Worker Policies - 1.2 Hand Washing
Workers can contaminate food, food contact surfaces, water supplies and packaging materials if they do not follow proper hand washing practices.
This good agricultural practice applies to farms with workers who milk livestock, handle eggs, honey, fruits or vegetables.
What Needs to Be Done
Make sure workers use effective hand washing practices to reduce the risk of worker-borne contamination.
How to Do It
Provide adequate hand washing facilities. This should include:
- Potable running water
- Liquid soap
- Single-use paper towels
Make sure hands are washed often using properly maintained hand washing stations.
Establish good hand washing practices. Follow these steps for effective hand washing:
- Wet hands with potable water and apply soap.
- Scrub the surface of the hands, wrists, in between fingers and under nails for 20 seconds. Note that fingernails should be trimmed and maintained so soil and filth can be easily removed from under and around them. If a clean nailbrush is available, use it to thoroughly remove soil from under the nails.
- Rinse hands with potable water and dry with a disposable clean towel. To avoid cross-contamination, do not use common or shared towels.
Make sure hands are washed:
- Before handling products, packaging materials or food contact surfaces
- After using the toilet
- Before and after breaks
- After handling garbage
- Before putting on clean gloves
- After sneezing or coughing
- After smoking
- After applying insect repellent or sunscreen
- When hands become dirty
Use sanitizers for extra protection only after washing with soap and water. Sanitizers alone are not effective in killing bacteria when hands are dirty. Dirt, moisture or oil will reduce their effectiveness.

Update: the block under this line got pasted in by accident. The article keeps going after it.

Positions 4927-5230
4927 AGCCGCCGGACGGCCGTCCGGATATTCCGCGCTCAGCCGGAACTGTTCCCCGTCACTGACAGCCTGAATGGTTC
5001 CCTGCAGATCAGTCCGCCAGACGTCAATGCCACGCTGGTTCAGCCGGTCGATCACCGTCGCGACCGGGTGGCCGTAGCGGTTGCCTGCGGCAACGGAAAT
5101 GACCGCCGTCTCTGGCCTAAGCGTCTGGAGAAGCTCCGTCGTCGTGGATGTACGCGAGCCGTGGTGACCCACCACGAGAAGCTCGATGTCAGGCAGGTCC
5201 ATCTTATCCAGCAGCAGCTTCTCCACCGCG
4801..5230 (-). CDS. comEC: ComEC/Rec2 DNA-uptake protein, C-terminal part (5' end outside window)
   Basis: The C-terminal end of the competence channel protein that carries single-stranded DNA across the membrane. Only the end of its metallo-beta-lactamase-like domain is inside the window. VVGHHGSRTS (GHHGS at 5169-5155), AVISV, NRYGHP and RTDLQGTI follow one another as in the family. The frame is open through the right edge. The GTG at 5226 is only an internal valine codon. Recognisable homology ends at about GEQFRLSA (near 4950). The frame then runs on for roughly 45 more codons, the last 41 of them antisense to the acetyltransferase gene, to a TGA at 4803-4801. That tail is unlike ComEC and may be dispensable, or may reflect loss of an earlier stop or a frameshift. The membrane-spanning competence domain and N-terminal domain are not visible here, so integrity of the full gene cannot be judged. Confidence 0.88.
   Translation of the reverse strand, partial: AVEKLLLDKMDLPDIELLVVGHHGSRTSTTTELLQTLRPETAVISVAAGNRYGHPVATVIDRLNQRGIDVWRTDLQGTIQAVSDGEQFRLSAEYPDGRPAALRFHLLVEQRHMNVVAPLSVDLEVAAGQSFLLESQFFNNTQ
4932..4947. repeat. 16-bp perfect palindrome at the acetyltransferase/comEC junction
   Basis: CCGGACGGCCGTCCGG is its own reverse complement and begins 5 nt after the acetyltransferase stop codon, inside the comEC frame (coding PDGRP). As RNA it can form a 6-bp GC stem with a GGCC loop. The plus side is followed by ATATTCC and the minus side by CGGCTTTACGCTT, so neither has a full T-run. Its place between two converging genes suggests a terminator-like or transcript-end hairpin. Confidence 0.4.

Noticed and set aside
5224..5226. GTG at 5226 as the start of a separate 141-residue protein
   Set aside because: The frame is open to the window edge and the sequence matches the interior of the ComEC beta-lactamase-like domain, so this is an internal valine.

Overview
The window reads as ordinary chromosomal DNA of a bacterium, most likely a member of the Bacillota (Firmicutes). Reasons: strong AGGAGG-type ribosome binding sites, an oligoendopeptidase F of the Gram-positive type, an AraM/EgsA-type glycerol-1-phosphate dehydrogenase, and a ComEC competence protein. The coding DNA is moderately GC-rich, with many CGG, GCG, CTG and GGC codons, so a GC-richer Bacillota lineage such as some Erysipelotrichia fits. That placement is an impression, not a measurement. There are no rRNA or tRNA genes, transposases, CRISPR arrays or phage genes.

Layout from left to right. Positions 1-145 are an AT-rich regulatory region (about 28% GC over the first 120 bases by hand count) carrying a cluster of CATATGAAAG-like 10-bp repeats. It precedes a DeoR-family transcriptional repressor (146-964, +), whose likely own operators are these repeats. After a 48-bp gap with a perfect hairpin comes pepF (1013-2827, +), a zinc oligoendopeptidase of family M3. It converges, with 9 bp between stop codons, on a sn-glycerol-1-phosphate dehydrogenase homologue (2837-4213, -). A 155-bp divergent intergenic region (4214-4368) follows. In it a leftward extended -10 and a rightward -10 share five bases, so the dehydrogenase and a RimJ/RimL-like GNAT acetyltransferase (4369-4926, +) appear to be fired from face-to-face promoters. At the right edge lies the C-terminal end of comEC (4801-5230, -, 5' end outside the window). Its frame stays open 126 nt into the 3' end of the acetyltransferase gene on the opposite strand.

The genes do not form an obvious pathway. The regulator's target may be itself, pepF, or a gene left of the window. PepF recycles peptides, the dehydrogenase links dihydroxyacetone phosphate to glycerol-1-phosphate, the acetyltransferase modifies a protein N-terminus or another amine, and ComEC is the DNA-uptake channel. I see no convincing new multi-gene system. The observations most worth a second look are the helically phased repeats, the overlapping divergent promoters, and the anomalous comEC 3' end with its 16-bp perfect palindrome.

Make sure dirty gloves don’t contaminate products. To minimize contamination, gloves should be:
- Of contrasting colour to the product being handled so that if pieces are torn off, they can be observed and removed
- Free of cuts and tears
- If disposable, discard each time hands are to be washed
- Washed or sanitized using practices similar to hand washing
Discard gloves once they are soiled and can no longer be cleaned.
- Use appropriate signage in the workplace to remind workers to wash hands frequently.
- Designate someone to ensure workers are following hand washing practices, retrain when necessary.
If You Need an Audit
Be prepared for the auditor to:
- Review written instructions and training records
- Observe hand washing practices
Laws & Regulations that Apply
There are few specific agricultural laws that impact on food safety requiring persons to wash their hands on-farm. Generally, these requirements are laid out in laws regarding the processing of meat, fish and other food products or for food premises or egg-grading stations, which are outside the scope of this document.
- The Milk Industry Standards Regulation, Reg. 464/81, s. 58 (2) under the Milk Industry Act requires persons to wash their hands immediately upon entering milk house before handling or touching any equipment.